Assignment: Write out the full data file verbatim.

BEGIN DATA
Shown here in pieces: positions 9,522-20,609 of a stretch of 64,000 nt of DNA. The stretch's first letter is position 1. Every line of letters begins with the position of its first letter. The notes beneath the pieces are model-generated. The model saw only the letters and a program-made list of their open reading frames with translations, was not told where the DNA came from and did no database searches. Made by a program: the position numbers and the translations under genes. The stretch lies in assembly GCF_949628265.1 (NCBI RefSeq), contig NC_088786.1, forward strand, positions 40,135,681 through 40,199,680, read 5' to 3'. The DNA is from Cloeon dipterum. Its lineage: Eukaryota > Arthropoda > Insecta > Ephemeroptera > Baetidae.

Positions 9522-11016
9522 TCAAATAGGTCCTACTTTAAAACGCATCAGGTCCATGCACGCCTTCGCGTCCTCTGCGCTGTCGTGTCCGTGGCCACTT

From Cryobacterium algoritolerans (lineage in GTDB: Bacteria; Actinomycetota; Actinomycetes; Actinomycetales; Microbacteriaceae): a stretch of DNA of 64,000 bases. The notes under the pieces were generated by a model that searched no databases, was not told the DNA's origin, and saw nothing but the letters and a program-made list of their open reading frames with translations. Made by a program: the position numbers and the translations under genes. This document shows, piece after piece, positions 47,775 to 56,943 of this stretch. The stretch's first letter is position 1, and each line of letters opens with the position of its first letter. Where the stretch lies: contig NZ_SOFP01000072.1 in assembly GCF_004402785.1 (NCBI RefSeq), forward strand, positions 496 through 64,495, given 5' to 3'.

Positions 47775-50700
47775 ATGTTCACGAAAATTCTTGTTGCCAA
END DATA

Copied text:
Shown here in pieces: positions 9,522-20,609 of a stretch of 64,000 nt of DNA. The stretch's first letter is position 1. Every line of letters begins with the position of its first letter. The notes beneath the pieces are model-generated. The model saw only the letters and a program-made list of their open reading frames with translations, was not told where the DNA came from and did no database searches. Made by a program: the position numbers and the translations under genes. The stretch lies in assembly GCF_949628265.1 (NCBI RefSeq), contig NC_088786.1, forward strand, positions 40,135,681 through 40,199,680, read 5' to 3'. The DNA is from Cloeon dipterum. Its lineage: Eukaryota > Arthropoda > Insecta > Ephemeroptera > Baetidae.

Positions 9522-11016
9522 TCAAATAGGTCCTACTTTAAAACGCATCAGGTCCATGCACGCCTTCGCGTCCTCTGCGCTGTCGTGTCCGTGGCCACTT

From Cryobacterium algoritolerans (lineage in GTDB: Bacteria; Actinomycetota; Actinomycetes; Actinomycetales; Microbacteriaceae): a stretch of DNA of 64,000 bases. The notes under the pieces were generated by a model that searched no databases, was not told the DNA's origin, and saw nothing but the letters and a program-made list of their open reading frames with translations. Made by a program: the position numbers and the translations under genes. This document shows, piece after piece, positions 47,775 to 56,943 of this stretch. The stretch's first letter is position 1, and each line of letters opens with the position of its first letter. Where the stretch lies: contig NZ_SOFP01000072.1 in assembly GCF_004402785.1 (NCBI RefSeq), forward strand, positions 496 through 64,495, given 5' to 3'.

Positions 47775-50700
47775 ATGTTCACGAAAATTCTTGTTGCCAA